^^ I also only use the term ABDL, but I do think there is benefit to acknowledging TB as a distinction for the under 18 crowd. Although the desires are the same, the life circumstances of a teen are so wildly different than those of an adult that a distinction makes sense to me. I mean, I'm an adult. I can wear what I want when I want. I own a house, have plenty of diapers and ABDL clothing and other fetish gear, and have a room that will someday be a nursery. A teen has to worry about parents, school, getting to a store on their own, let alone being able to get diapers at that store, et cetera et cetera.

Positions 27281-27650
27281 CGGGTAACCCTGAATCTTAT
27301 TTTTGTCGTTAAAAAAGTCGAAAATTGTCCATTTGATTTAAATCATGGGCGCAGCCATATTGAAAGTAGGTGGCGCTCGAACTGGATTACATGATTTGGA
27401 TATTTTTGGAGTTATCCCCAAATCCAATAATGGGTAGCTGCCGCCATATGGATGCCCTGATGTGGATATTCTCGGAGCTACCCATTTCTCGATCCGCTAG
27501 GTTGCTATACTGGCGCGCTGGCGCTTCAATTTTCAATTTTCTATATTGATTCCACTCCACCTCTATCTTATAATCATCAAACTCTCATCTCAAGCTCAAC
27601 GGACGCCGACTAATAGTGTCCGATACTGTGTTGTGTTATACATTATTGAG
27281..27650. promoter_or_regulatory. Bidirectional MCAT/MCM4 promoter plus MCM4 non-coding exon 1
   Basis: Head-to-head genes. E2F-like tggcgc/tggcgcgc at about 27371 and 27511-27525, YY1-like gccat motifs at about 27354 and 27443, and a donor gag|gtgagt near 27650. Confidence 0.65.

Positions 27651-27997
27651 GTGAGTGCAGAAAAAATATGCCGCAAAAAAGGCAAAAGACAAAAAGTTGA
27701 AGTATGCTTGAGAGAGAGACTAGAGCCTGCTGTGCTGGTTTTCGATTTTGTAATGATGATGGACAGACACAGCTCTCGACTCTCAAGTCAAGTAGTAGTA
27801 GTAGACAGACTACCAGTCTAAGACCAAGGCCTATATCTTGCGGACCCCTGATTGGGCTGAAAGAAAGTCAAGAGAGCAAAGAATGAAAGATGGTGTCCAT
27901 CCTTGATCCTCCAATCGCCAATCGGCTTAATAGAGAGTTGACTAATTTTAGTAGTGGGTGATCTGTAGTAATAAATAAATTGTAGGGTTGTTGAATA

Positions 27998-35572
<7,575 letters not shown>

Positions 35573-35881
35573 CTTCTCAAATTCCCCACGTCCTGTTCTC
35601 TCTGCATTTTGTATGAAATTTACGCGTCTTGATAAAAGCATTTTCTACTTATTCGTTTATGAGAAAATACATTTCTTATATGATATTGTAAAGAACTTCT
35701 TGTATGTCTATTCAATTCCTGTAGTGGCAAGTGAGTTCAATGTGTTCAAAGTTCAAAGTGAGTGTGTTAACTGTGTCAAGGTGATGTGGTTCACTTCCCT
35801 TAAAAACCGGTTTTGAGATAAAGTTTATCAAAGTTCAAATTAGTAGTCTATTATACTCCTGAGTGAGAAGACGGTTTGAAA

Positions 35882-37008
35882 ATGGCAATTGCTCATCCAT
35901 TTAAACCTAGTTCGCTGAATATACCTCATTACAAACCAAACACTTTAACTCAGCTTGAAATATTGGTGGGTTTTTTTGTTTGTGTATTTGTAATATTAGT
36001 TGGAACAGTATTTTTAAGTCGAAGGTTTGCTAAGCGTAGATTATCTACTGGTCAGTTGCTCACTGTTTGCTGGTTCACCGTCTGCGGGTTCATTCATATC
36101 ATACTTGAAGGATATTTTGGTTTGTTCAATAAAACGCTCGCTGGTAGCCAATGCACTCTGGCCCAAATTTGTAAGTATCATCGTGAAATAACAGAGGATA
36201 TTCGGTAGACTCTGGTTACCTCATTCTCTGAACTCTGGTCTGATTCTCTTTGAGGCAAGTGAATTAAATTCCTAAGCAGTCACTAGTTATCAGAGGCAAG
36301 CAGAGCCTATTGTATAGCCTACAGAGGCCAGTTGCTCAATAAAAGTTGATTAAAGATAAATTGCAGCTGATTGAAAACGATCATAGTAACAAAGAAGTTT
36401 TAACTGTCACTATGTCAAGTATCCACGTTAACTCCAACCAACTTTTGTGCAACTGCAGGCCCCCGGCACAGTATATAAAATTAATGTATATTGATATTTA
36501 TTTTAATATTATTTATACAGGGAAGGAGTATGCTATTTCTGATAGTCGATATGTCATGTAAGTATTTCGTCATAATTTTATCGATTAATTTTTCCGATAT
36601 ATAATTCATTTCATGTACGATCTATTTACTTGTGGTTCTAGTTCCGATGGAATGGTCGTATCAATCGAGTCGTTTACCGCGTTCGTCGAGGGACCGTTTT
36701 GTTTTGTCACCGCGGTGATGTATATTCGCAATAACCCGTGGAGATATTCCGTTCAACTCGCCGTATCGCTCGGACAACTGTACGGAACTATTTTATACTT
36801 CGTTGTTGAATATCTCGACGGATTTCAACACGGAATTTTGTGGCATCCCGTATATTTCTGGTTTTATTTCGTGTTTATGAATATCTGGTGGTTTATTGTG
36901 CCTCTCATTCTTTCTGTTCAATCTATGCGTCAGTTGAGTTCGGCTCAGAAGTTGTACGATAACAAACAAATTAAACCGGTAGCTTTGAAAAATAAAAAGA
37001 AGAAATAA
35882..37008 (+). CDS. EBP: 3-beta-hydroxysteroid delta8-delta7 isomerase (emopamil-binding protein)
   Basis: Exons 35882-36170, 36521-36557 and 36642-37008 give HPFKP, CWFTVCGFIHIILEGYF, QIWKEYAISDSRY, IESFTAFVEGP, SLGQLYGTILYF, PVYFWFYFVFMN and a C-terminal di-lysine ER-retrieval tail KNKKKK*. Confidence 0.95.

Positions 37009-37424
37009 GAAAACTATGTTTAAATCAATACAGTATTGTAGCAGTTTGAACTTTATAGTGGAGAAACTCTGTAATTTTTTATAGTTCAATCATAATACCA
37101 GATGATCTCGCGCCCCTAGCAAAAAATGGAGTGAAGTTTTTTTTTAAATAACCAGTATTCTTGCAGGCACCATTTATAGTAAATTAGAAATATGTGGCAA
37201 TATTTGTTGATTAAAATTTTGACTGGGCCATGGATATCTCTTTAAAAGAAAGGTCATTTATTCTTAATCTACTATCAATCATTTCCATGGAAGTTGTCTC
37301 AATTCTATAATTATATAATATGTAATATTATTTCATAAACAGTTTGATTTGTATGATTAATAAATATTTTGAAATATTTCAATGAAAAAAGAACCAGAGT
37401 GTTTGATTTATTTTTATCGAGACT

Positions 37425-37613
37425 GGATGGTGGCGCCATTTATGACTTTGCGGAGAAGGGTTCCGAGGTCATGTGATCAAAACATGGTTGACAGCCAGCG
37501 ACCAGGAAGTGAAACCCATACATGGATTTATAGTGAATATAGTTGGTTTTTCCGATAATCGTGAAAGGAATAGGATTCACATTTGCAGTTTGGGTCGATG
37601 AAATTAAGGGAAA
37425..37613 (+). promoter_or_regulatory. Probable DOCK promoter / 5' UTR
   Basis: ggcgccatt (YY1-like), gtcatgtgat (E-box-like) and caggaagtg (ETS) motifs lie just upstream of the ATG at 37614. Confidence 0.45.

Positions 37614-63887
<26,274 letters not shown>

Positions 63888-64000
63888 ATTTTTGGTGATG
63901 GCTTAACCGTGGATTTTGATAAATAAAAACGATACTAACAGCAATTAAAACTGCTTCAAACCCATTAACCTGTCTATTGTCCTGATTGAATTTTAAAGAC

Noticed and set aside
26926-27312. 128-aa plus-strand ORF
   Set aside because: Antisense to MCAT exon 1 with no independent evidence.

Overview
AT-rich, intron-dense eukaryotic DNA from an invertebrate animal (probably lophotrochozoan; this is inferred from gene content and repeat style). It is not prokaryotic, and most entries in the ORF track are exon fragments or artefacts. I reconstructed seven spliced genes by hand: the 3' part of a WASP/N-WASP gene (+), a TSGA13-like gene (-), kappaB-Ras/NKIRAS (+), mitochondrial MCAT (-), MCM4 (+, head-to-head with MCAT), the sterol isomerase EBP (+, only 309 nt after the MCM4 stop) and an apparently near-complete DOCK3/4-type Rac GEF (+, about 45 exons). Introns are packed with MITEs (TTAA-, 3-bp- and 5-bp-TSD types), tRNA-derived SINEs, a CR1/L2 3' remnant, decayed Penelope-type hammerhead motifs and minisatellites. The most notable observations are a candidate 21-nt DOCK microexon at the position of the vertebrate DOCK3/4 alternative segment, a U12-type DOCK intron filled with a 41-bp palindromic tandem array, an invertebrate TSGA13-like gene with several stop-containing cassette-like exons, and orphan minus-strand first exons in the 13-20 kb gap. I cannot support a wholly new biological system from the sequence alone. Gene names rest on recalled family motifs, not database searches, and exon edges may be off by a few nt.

That said, I think the current forms TB and AB take make complete and perfect sense.

  5. #5


    I like what Charlie has said, and I think I agree. Being a TB has it's own unique challanges, and in respect to that it's fine to make the distinction. However, the one thing that I have found is that a few (very few) TBs can have a bit of... Smugness? They say things like "I like being a TB but hope I grow out of it by the time I'm an adult", and sort of imply that while being a TB is cute and innocent, being an AB is a little creepy. I never say anything to these people since I think all that's missing is a bit of perspective on life, but I do find it a bit insulting. Just my 2 cents.

  6. #6


    Quote Originally Posted by CharliePup View Post